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|Title:||Grup teknolojisi imalat sistemleri tasarımı için bir metodoloji ve bu metodolojinin endüstri'de uygulanması|
|Authors:||Durmuşoğlu, M. Bülent|
|Publisher:||Fen Bilimleri Enstitüsü|
Institute of Science and Technology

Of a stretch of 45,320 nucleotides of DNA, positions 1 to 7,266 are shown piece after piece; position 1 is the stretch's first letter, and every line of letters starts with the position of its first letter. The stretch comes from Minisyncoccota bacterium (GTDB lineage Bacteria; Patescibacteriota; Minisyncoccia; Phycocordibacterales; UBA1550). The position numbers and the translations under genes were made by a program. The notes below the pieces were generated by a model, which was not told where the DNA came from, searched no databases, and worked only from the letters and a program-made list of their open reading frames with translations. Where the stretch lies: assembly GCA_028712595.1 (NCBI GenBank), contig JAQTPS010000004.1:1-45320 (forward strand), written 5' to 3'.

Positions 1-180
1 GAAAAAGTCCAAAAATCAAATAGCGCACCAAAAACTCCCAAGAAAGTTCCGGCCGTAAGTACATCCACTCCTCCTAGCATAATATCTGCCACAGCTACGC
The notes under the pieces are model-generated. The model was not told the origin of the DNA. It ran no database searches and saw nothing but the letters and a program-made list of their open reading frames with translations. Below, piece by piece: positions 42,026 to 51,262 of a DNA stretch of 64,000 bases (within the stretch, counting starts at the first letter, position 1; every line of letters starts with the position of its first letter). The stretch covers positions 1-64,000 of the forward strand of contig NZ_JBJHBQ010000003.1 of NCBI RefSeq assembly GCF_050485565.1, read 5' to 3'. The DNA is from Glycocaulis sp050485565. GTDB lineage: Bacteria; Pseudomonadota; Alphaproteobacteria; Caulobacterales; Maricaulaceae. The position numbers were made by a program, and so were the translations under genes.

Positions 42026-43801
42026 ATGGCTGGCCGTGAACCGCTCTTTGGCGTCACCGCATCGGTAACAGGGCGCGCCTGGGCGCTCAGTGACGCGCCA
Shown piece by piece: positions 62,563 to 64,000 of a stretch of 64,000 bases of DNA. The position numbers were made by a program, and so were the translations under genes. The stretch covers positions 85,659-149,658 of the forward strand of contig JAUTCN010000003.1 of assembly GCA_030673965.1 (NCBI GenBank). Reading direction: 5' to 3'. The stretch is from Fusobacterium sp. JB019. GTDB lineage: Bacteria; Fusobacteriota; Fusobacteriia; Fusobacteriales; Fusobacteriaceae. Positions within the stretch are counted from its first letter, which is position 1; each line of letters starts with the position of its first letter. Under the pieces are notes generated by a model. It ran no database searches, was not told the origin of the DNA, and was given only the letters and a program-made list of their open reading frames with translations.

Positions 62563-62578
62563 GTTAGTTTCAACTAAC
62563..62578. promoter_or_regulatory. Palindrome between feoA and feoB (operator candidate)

|Abstract:||Avrupa topluluğu ile gümrük birliğine girmeyi planlayan Türkiye'nin dış pazarlardaki rekabet gücünü arttırılabilmesi, ülkemizdeki endüstriyel kuruluşların istenilen performansı yakalayabilmesi için Grup Teknolojisine dayalı "Hücresel Üretim" felsefesine uygun şekilde sistemlerini yeniden düzenleyerek dünya pazarlarındaki yerlerini almak zorundadırlar. Ancak hücresel üretimin başarısı, mevcut sistemi basitleştirebilme düzeyine, yani tasarımın etkinliğine ve değişime inanmaya bağlıdır. Böyle bir projenin hazırlanması bir ekip çalışmasını gerektirir ve zaman alır. Hücresel imalat sistemleri geleceğin endüstri kuruluşları için yapılmış önemli bir stratejidir. Bu çalışma geleneksel üretim sistemleriyle çalışan sistemlerin Hücresel imalata dönüşümü sırasında yapılması gereken hazırlıkların bilimsel tabana oturtulması amacıyla gerçekleştirilmiştir. İmalat sistemi içinde basit ve etkin bir malzeme akışı kurulmaya çalışılmıştır. Bu hazırlık, tezde dört aşamalı bir metodoloji halinde sergilenmektedir: Bilindiği üzere, günümüzde imalat sektöründeki gelişmelere paralel olarak yaygın bir şekilde, CNC tezgahlar kullanılmaya başlanmıştır. Bunun getirdiği rotalama esnekliğinden, imalat sistemlerinin tasarımında yararlanmak gerekmektedir. Bunun için önerilen metodolojinin birinci aşamasında, minimum maliyet esasına göre, bir matematiksel model yardımıyla ürün rotası seçimi sonucu, rotalama esnekliği kullanılmıştır, ikinci aşamada minimum maliyetli rotalar kullanılarak yapay sinir ağı yardımı ile imalat hücreleri oluşturulmuştur. Üçüncü aşamada, hücre konfigürasyonuna son sekli vermek üzere, yeni yatırım, üretme/satın alma ve hücreler arası akışa izin verme gibi karar verme sürecine yardımcı olacak bir matematiksel model kurulmuştur. Son aşama ise uygulamaya alınacak olan hücrelerin iç düzenlemesinin yapılması ile ilgilidir. Tezde, birinci, ikinci, dördüncü aşamada literatürde mevcut olan yöntemler seçilerek algoritmaları bilgisayarda kodlanmış ve endüstriyel bir firmaya uygulanmıştır. Bilinen ve farklı çalışmalarda ayrı ayrı kullanılmış olan söz konusu yöntemlerin bir metodoloji halinde toplanarak uygulanmış olması, tez çalışmanın özgün yönü olarak gösterilebilir. Üçüncü aşamada hücre konfigürasyonuna son şekli vermek üzere yeni yatırını, üretme/satın alma ve hücreler arası akışa izin verme gibi karar verme sürecine yardımcı olacak bir matematiksel model geliştirilmiştir. Bu da tez çalışmasının özgün bir yönü olarak gösterilebilir. Çalışmanın teorisinin uygulama açısından getireceği yararların sağlıklı bir şekilde tespit edilebilmesi için, araştırma bir uygulama ile desteklenmiştir. Uygulama Ülkemizde cam sanayine kalıp üretimi yapan Şişe Cam'a bağlı Camiş Makina ve Kalıp San. A.Ş.' de gerçekleştirilmiştir. Yöneticilere kararlarında destek olması açısından önemli ipuçları içerdiği söylenebilir.|